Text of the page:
A basic outdoor light setup would contain a reddish sun and a blueish ambient light to fake some global illumination of the sky. But in AC3 i noticed a third source of light: bouncing light. It’s just the sun light coming back from the ground.

I don’t know how they did it, but i would guess they just created a third light on the opposite site of the sun & below the ground. Because you don’t want to have the ground shadows affected by this light.
I tried this in a small render and i think the third light gives a very nice contrast and more volume. I used the same color as the sun had, but with less intensity but more saturation instead.

Left: Sun + blue ambient light source. Right: Sun + Ambient + “Bounce” light source.

I tried to find out if UDK has something like this in their light settings so you wouldn’t need to create a 3rd light source but i couldn’t find it on the first look. Feel free to drop a comment if you know how this is done on modern engines.

Update 1
Thanks to gamepat & Félix we have some links to look at! Visit the comment section (also for their text) or check the links directly:

Crytek Global Illumination Paper
UDK GI Movie
Crytek GI Movie
Blender GI Movie
Mirrors Edge Light Presentation

16 thoughts on “Assassins Creed 3 – Bouncing Light

  1. Félix Arsenault

    Really looks faked with a third light. Usually, light will bounce on an object using the color of what it bounced from. So with the color of the ground, the color bouncing should be brown’ish/green’ish.

    UDK, Cryengine, frostbite, unity and all recent engine have GI (Even Naughty Dog engine looks like it has GI, especially in Last Of Us), and it works great, not like what’s in AC. Frostbite being the best exemple IMO (Last video Gamepat linked).

    There is a nice exemple too being made in Blender : http://www.youtube.com/watch?v=xsV9Ln_TLa8

    And there is the Mirror’s Edge trick :
    http://fr.slideshare.net/DICEStudio/henrikgdc09-compat

    Reply
    1. Simon

      Thank you! I added you links & name to the post :) The ME presentation is awesome. Would love to hear what they said during showing this :)

      Reply
    2. Doug

      We have some bounced lighting from the flashlights in The Last of Us but our overall lighting is achieved through lightbaking and light probes that sample values at different locations and interpolate between them to apply color values to things in the environment. A full on runtime GI would most likely not be doable on the current hardware this game runs on.

      Having a third light would not really be faking it because that light would have to be a dynamic process that would have to factor all sorts of color information. My guess (albeit still costly to store) would be light bakes with the data in a lookup table and interpolating between those values based on different factors like time of day and maybe if it was starting to rain with more cloud cover. All very stateful though. I feel like I’m being intrusive with my reply so I apologize for that :P

      Reply
    3. Simon

      Hi Doug, first of all: you’re totally NOT intrusive! For me (and hopefully other readers too) it’s great when people comment here and even more great when they know something and share their knowledge!

      So with lookup table you mean a small texture with some color values in (bright yellow, dark blue depending on day time) and every surface pointing away from the sun would be tinted with it?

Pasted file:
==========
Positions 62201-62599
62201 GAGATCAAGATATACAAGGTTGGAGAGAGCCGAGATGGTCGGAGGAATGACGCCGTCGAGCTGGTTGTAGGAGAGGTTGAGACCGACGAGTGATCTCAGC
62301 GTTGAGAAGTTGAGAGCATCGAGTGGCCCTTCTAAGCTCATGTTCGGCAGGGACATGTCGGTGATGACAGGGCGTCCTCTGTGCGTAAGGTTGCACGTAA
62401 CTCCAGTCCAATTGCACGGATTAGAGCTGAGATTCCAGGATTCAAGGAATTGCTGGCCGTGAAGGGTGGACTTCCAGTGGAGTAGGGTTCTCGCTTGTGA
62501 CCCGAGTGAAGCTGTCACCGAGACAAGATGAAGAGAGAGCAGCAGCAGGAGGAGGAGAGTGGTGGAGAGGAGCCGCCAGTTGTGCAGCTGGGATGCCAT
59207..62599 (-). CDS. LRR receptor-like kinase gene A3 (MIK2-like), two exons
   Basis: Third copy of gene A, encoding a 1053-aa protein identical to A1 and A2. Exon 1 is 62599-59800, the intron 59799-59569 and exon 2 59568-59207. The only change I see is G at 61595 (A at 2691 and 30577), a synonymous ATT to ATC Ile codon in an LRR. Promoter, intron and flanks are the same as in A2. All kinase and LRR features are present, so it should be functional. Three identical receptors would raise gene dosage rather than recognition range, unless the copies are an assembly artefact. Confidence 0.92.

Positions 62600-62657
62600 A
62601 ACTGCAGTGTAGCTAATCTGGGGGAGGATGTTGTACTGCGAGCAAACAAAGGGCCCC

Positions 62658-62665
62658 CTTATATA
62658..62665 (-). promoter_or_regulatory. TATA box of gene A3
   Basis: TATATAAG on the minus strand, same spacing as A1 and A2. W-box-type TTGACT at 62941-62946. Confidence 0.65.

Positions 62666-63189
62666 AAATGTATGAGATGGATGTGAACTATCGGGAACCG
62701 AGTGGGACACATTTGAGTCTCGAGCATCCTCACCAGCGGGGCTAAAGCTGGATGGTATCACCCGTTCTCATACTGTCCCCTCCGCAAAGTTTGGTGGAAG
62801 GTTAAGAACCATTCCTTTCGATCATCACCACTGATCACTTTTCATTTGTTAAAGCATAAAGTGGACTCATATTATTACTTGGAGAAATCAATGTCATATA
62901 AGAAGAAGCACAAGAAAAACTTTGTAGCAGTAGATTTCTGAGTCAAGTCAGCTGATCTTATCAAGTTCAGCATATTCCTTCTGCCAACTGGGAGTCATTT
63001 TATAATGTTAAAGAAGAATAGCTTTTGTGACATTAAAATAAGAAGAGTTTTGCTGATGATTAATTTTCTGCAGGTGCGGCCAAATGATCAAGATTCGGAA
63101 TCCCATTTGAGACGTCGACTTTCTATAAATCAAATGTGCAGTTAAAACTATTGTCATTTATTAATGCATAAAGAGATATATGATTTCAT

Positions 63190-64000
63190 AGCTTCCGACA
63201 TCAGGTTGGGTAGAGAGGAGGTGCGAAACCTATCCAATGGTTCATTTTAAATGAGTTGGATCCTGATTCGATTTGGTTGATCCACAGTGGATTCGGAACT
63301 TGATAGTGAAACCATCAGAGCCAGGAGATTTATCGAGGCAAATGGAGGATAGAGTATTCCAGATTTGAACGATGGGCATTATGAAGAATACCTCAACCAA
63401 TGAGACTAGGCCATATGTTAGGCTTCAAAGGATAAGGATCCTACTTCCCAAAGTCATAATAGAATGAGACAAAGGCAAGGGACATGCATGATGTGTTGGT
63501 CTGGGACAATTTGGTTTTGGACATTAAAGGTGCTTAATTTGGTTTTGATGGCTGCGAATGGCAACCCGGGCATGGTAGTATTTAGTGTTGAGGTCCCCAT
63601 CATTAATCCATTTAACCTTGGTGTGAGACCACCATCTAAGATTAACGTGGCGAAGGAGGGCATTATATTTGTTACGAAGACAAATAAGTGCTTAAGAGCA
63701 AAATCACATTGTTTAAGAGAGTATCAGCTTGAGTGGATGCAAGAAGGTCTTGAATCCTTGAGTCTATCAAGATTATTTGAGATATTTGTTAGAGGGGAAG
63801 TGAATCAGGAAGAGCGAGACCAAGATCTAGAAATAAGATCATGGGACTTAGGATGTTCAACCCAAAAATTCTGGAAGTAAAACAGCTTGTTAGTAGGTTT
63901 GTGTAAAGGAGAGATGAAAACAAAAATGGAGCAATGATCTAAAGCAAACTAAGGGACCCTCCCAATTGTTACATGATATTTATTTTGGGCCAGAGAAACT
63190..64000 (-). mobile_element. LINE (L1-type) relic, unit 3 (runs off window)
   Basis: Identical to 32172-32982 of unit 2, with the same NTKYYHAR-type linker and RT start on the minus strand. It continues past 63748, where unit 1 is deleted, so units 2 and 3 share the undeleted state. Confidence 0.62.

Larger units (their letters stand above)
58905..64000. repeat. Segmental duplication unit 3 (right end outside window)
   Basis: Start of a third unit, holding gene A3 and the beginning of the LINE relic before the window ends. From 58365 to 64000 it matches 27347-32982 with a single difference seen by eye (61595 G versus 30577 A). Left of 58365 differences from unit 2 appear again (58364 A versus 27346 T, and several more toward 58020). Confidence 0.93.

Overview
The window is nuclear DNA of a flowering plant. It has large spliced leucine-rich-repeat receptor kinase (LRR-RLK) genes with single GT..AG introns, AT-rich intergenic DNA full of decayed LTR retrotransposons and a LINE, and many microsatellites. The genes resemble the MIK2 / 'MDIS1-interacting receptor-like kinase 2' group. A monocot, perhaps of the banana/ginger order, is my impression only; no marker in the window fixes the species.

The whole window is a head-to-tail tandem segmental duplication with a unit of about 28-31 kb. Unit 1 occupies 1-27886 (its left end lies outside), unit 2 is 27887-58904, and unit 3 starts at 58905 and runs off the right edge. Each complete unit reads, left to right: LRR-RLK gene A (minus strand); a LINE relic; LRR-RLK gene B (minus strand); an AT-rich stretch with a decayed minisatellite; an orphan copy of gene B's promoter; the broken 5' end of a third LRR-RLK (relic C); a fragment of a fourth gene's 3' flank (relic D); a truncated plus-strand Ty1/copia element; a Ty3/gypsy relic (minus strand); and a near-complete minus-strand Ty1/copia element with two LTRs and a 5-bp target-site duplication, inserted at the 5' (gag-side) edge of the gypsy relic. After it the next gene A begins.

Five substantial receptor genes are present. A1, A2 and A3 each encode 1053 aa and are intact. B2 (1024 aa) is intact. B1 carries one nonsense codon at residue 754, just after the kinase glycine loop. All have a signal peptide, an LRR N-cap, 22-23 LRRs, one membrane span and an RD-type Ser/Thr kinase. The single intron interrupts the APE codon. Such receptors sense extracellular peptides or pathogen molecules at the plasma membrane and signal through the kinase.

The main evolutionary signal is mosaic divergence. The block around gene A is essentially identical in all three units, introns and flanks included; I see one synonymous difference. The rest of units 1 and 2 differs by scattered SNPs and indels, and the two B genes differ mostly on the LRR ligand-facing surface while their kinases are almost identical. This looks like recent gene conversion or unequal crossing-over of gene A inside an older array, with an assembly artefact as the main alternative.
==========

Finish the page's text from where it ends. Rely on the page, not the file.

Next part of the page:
Reply
    4. Doug

      Well the LUT would contain color information but it wouldn’t be in the form of a texture. Most likely just a bunch of numerical data that could be read as color information.I know that sounds like a texture still but i think its not as expensive as a texture on memory. The sun would be positioned in maybe three different positions. Early morning. Midday. And late evening. Then the lighting is all baked into 3 different maps and then all three of those maps then have their data stored in one single LUT. Then you would interpolate between the values based on the time of day is my guess. Of course then you might have the night cycles in there too. I’m only speculating here though.

      Reply
    5. Simon

      Sounds logical :) Remembers me on a tech of color adjustement where you make a screenshot, change the colors how you like in Photoshop and then the game stores the difference somehow and is able to blend the different post process steps.

      It’s not a problem to speculate, that’s what i’m doing here all the time. Until a developer of the specific project writes some comments and tells me how it “really” works. This is the best which can happen but unfortunately it happens not very often. So i’m very happy that you as a next gen dev share your knowledge with us :)

      Reply
  2. Mr. Cash

    Yep that’s a cool and often used trick I guess. I also use a “bottom light” in 3dsMax when presenting assets. Its a quit subtile one, but I only use it to avoid 100% black shadows when working with directional lights.
    This gives me the possibility to use very intensive shadows without loosing texture- or shape-information of my mesh.

    Anyway, sweet you figured out that it’s used in games too.

    Cheers

    Reply
    1. Simon

      Oh i didn’t say that they did it that way. I have no idea, maybe they’ve some other fancy tech. But for me it looked like that and even if not, it’s a nice “fake” for engines without any GI calculation.

      Reply
    1. Simon Post author

      That PDF is just crazy! Have to read it in more detail later, but it’s so full of awesome tech details :) Thank you very much! And thank you also for liking my blog :)

      Reply

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